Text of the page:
Resolution Rates in Congenital Nasolacrimal Duct Obstruction Managed with Massage and Antibiotics Compared to Observation Alone
Saraniya Sathiamoorthi, BS; Ryan D. Frank, MS; Brian G. Mohney, MD
Introduction: Although digital nasolacrimal massage and topical antibiotics are commonly recommended for management of congenital nasolacrimal duct obstruction (CNLDO), their influence on resolution is unknown. The purpose of this study was to determine if the use of nasolacrimal massage or topical antibiotics is associated with higher rates of spontaneous resolution compared to observation alone.
Methods: The medical records of all children < 5 years diagnosed with CNLDO over a 10-year period were retrospectively reviewed. Patients were, at the discretion of their care provider, prescribed the administration of digital massage, topical antibiotics, both, or neither (observation).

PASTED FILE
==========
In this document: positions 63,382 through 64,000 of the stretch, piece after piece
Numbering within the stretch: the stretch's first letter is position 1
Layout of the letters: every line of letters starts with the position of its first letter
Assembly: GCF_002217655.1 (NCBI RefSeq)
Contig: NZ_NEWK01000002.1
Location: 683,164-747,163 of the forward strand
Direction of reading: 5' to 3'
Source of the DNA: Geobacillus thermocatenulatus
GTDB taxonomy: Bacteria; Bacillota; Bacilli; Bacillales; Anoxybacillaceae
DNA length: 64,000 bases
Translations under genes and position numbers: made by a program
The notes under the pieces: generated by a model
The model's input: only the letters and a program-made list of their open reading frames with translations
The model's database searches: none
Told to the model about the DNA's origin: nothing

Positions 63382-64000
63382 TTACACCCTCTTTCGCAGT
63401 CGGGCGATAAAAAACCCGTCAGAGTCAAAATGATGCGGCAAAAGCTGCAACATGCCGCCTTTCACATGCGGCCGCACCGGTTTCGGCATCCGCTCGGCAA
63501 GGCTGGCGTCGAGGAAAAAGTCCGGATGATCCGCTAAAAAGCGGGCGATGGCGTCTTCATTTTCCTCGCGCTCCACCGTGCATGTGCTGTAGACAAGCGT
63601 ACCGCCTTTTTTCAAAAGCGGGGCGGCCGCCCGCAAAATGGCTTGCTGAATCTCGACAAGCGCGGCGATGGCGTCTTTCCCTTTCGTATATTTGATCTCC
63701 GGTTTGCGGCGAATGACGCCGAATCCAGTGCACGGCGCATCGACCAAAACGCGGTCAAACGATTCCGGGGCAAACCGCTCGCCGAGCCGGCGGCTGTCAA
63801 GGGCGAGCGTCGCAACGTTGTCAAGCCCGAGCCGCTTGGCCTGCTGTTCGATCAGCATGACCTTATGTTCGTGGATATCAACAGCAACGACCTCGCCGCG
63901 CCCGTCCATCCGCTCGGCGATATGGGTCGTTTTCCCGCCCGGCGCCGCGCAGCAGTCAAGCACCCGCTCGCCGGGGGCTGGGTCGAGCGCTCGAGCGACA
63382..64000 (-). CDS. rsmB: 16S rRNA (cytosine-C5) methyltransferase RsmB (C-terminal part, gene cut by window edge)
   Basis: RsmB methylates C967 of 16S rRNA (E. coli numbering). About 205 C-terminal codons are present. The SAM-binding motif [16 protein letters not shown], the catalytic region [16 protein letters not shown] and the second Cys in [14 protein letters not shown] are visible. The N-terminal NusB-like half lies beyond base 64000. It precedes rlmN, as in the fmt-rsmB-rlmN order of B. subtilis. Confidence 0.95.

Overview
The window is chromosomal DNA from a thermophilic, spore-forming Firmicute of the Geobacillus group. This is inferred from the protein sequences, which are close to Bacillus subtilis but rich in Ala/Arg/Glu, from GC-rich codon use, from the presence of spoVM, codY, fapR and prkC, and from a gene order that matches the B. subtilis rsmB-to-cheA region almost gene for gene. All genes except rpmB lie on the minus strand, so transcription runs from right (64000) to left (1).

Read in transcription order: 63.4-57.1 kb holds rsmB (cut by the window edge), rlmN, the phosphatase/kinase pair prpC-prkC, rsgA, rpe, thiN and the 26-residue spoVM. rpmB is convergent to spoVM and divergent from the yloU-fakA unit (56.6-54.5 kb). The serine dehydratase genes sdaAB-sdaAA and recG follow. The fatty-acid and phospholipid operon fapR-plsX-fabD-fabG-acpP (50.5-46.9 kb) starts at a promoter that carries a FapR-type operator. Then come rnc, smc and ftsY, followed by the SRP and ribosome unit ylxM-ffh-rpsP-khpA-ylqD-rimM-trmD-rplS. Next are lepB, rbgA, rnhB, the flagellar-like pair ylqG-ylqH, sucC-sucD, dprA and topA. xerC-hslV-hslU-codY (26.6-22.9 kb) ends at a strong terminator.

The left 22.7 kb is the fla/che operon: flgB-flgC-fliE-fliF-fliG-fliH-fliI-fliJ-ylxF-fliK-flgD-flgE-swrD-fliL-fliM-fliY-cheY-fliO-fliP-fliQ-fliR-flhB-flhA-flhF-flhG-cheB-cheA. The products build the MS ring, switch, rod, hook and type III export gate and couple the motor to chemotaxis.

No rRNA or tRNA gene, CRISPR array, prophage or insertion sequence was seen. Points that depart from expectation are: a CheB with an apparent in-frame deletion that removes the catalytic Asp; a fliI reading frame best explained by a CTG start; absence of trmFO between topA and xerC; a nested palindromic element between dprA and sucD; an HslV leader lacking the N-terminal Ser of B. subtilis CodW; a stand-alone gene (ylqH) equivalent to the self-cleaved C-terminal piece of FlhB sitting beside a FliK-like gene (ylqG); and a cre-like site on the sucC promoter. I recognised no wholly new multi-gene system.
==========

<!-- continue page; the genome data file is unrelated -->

Results: Of 1998 infants diagnosed with CNLDO at a mean age of 5 weeks, 527 (26.4 %) were merely observed, 516 (25.8 %) were prescribed massage, 495 (24. 8%) were prescribed at least one course of topical antibiotics, 405 (20.2 %) were prescribed both topical antibiotics and massage, and 55 (2.8 %) did not have documented therapy. The resolution rate, during a median follow-up of 3.1 months, was 73.1% for the merely observed, 88.0% for those with digital massage, 85.3 % for those prescribed antibiotics, and 88.9% for those treated with both (p<0.01).
Discussion: Although there are rare reports of small series suggesting the efficacy of digital massage in resolving CNLDO compared to observation alone, reports on the effectiveness of topical antibiotics are nonexistent.
Conclusion: Prescribing topical antibiotics and digital massage for infants with CNLDO, individually or in combination, is associated with a higher rate of resolution than observation alone.